The beer, made by Pig Minds Brewing in Machesney Park, is called PD California Style Ale and features an image of a woman’s legs with underwear around her ankles.
You should be, but labels like this are becoming more and more commonplace on beers made around the country, and many breweries seem to be just fine with using images like this to sell beer. At SkepChick, my acquaintance Julia Burke wrote about the topic (and mentioned racist beer names and misogyny on the part of booze writers, two other big issues in the drinking world). And there's another good take here.
These posts touch on beer labels and names around the country, but the Midwest certainly isn’t immune to the problem. Plenty of beers brewed in our backyard have sexist names or feature labels designed to appeal to one target demographic: men.
Pig Minds coyly hints at the name of the beer on the label: “We now present ‘PD California Style Ale.’ Police Department? Purple Dinosaur? Positive Discipline? We will let your pig headed minds decide for themselves.” Please. Destihl Brewery, in Bloomington, is making Strawberry Blonde Ale and the label has a drawing of a strawberry with long blonde hair, boobs and high heels. Hailstorm Brewing Co., from Tinley Park, is making Dominatrix Double IPA, and the website promises: “Like the dominatrix, she will reel you in with her sweet beauty then whip you into a hoppy submission!” Classy. The brewery also makes Honey Pot Blonde Ale and BBW, or Big Beautiful Wheat, both of which feature a woman spilling out of a dirndl. Similarly, Lake Barrington’s Wild Onion Brewery is making Hefty-Weiss, which also features a pigtailed woman in a dirndl, blowing bubblegum. And these are just new labels that were released in July.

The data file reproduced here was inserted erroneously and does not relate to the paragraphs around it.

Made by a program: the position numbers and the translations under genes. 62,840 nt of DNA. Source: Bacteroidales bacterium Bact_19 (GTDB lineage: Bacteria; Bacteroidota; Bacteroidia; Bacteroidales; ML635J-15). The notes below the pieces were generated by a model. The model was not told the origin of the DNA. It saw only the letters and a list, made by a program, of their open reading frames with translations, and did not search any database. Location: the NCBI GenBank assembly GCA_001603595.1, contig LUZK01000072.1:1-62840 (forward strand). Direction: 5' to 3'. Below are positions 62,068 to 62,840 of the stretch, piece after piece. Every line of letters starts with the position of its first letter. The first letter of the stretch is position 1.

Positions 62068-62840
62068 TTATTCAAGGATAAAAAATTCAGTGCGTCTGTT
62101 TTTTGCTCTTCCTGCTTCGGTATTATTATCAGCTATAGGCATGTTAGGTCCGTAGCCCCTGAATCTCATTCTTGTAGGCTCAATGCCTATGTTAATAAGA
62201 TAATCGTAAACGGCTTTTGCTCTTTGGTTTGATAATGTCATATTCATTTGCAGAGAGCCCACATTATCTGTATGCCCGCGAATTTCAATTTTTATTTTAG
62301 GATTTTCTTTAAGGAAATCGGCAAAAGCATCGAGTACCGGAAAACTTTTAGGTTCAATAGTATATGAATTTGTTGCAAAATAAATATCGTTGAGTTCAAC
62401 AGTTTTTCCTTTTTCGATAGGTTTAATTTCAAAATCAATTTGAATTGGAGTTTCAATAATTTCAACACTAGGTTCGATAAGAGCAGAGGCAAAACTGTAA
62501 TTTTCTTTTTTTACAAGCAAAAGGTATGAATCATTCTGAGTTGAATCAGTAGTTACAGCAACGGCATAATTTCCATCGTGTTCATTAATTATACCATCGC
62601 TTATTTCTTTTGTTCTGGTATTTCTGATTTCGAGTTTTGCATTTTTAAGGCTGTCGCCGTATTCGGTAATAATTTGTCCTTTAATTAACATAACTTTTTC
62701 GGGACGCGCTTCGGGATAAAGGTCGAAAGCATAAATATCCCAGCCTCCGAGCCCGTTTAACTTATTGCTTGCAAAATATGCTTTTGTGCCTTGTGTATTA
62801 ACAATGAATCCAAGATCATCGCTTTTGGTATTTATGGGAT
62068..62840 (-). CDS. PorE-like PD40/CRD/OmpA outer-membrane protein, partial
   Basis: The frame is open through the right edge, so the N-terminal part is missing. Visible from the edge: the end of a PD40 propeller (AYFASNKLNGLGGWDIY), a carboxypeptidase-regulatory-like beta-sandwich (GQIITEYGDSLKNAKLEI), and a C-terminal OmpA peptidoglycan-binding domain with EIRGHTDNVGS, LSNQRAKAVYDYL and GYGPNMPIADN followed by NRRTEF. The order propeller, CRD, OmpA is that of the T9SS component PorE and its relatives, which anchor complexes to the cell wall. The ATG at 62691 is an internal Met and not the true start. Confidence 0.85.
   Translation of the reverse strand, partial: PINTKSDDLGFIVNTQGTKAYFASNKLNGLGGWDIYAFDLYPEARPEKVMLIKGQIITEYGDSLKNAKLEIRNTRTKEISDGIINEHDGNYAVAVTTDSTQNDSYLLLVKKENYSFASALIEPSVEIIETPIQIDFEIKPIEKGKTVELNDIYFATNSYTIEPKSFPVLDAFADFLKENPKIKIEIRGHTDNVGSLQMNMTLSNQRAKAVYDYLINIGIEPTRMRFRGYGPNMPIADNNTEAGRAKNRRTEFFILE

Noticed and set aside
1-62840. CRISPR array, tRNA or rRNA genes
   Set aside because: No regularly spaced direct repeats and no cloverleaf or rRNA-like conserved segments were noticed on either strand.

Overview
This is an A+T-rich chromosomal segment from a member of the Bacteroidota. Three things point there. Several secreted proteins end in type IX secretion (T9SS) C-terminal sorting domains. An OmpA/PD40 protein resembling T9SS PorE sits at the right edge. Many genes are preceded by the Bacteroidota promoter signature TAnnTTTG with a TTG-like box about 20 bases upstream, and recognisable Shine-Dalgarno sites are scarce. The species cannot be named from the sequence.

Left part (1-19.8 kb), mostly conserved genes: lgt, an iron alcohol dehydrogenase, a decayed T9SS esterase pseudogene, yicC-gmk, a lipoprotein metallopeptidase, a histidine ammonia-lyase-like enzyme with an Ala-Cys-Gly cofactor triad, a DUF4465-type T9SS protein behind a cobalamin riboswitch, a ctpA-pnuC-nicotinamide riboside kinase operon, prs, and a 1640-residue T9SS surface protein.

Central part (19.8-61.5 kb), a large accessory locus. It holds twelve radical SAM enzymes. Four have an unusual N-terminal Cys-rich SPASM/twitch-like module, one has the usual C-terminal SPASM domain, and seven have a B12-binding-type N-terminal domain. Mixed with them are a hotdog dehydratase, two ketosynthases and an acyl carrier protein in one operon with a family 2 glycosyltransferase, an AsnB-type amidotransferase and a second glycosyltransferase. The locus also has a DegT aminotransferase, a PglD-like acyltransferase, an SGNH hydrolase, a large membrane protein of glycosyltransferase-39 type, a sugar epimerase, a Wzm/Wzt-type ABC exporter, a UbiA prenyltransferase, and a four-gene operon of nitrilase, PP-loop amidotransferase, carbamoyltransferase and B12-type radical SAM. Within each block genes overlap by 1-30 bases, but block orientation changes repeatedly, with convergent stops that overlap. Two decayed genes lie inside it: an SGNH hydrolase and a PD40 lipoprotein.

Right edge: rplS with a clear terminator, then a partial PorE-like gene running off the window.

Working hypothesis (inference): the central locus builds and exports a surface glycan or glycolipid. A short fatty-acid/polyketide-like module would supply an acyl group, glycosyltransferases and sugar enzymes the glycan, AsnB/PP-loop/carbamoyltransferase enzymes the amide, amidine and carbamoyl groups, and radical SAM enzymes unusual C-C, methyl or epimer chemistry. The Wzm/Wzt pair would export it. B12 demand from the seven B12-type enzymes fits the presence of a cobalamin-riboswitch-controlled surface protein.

What’s going on here?
Beer—making it, selling it, drinking it—has always been, and continues to be, a boys’ club, even though more women are working at all levels of the brewing industry. Locally, the head brewer at Evanston’s Temperance Beer Company is Claudia Jendron, while Hayley Shine is the brewmaster at Rock Bottom Brewery in Chicago. And at the recently opened outpost of Lagunitas Brewing Company, Mary Bauer is the head brewer. More and more women are also exploring craft beer as drinkers—locally, Chicago Beer Gals Collective and Barley’s Angels host beer education and appreciation events for women. That doesn’t include all the women who don’t work in the beer industry and just appreciate a good beer at the end of the day.
But for some reason, these breweries are choosing to alienate a whole group of drinkers who would potentially buy their beer. Do they assume that women aren’t drinking their products and just want to appeal to male drinkers? Are they not even considering the possibility that women might drink beer? Or, are they not even thinking and just think these labels and names are funny? I contacted Pig Minds, Destihl, Wild Onion and Hailstorm to ask them why they gave their beers these names and labels, but none of them have responded.
I like beer a lot, and whenever I’m out at a bar or picking up a six-pack at Binny’s, I look for locally made beers and try to get something I’ve never had before. I can tell you one thing, though: I’m never going to buy any of these beers. I don’t care if these are the greatest beers ever—giving the breweries money for them is an acknowledgement that this immature, sexist mindset is okay. It’s time breweries started realizing there are women paying attention to the beers they’re making and it’s high time these breweries grew up.